I like to vary the proportion of bobbles in the front (i.e – bring the t-shirt yarn to the front every two stitches, every three stitches, etc) to provide visual interest, or alternate rounds of bobbles with rounds of t-shirt yarn carried along inside openwork stitches.

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T-shirt yarn carried inside openwork stitches (granny blocks in this case)

As I’ve mentioned before, carrying T-shirt yarn along while you crochet regular yarn is a lot easier on your hands than trying to crochet the t-shirt yarn itself!  And this way, there’s tons of variations you can try.

My rugs usually end up being somewhere between 32-45″, for use as small accent rugs or even table centerpieces (and if you use all cotton materials, really awesome hotpads are possible!)  Lately, I’ve been thinking more about making them specifically for use as djembe rugs for the drum-circle going type! This of course has nothing to do with the djembe I recently purchased after a drumming workshop.

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Ain’t she pretty?

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Typical. I finally finish a project that I’ve been dragging my feet on, and I immediately want to start another.

-MF

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26 thoughts on “T-Shirt Rug Tutorial

  1. Wow. I LOVE the texture of this. It looks like something that should cost 600 bucks at West Elm. I totally hear you on the year long projects though. Way to actually finish ‘er off! Doesn’t it just feel amazing to finally check it off your list?

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  2. Pingback: Hookin' on Hump Day #117: Link Party for the Fiber Arts - Petals to Picots

  3. I really like your projects. I use your tutorial about crocheting around a stone,to ‘cozy’ my gemstones and regular stones. Thanks 🙂

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  4. Where do you find all of the colorful tshirts to make your tshirt yarn. And enough tshirts to have make enough? I started a crochet a tshirt rug but stopped because I didn’t have enough to finish my round 😦 maybe I should tear it all out and start over using this method. Thanks

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    • A lot of my t-shirts come from Goodwill (especially from the half off rack, making them about a dollar a shirt) but I also find them at garage sales and from friends. When shopping for t-shirts I try to get the largest sizes I can find, to get the most for my money. For the rug featured in this post, I think I used somewhere around 4-5 t-shirts (mostly from size large or extra large) but I definitely know what you mean about not being able to finish a round – I’ve made rugs from the traditional t-shirt rug method where you actually crochet the t-shirt yarn and it’s A HUGE pain if you are trying to do it with homemade t-shirt yarn strips, because you only get a handful of yards out of one t-shirt. Using a carrier yarn like I did here makes your homemade yarn go A LOT further. Since I started using this method I have never once been tempted to go back to using the old method, lol!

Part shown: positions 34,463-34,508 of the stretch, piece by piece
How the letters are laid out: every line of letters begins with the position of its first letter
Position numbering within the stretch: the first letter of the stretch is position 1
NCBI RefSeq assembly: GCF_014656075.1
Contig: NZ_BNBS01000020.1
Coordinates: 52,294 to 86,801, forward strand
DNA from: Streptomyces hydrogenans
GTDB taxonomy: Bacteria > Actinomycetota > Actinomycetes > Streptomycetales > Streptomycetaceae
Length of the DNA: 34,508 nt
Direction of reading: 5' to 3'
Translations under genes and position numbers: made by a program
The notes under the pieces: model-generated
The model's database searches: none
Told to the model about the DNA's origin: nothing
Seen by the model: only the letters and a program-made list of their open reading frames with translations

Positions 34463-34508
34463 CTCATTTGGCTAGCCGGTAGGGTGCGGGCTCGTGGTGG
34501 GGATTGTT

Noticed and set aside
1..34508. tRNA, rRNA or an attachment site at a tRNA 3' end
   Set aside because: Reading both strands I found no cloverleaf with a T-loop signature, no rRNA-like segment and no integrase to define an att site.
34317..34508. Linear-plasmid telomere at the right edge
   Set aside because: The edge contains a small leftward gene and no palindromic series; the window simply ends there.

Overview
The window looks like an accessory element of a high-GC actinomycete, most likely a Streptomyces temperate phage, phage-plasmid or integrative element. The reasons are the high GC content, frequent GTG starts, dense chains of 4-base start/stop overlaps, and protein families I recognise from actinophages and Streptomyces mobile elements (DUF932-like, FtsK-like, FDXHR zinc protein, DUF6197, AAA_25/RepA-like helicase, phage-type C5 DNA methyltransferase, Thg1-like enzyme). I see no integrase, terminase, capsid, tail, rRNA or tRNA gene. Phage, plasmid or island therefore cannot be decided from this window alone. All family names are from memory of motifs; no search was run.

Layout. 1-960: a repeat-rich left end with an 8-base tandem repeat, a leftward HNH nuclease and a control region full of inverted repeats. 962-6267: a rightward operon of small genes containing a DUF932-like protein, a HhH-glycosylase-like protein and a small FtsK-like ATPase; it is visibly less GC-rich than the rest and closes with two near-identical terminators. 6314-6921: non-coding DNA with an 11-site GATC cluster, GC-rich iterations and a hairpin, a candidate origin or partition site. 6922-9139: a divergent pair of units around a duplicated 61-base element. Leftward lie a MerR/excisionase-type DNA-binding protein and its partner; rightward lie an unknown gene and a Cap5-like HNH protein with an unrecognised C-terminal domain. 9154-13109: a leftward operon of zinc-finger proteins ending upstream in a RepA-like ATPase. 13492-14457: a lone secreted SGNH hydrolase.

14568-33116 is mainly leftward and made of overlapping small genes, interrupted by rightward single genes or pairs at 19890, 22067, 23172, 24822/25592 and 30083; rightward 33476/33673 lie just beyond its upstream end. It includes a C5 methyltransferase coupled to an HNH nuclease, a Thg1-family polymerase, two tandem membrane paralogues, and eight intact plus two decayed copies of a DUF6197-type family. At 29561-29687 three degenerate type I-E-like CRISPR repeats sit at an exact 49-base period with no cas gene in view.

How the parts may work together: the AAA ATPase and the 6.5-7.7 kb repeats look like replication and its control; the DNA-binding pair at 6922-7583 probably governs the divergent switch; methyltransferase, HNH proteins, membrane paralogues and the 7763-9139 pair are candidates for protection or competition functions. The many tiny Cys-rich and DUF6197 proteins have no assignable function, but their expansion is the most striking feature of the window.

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  5. Hi, first time visitor here and I am enthralled by this tute. You have come up with a huge winner here. As you said above, trying to crochet with the t-shirts themselves is problematic for several reasons but you have eliminated all that with this ingenious method of using two kinds of yarn and creating a lovely finished product.With the one baseball-sized ball of cotton yarn and a t-shirt of hubster’s I am going to try making a table mat for my sister who is coming to live with us next month forever. I can use her favorite Pastels inside the white cotton yarn.

    Many thanks for this fabulous way of doing tshirt crocheting. You have a new subscriber and fan.

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    • Thank you – I’m excited that you’re going to try it, feel free to ask if you have any questions about the method! I have always wanted to make a table mat set – let me know how it turns out!
      -MF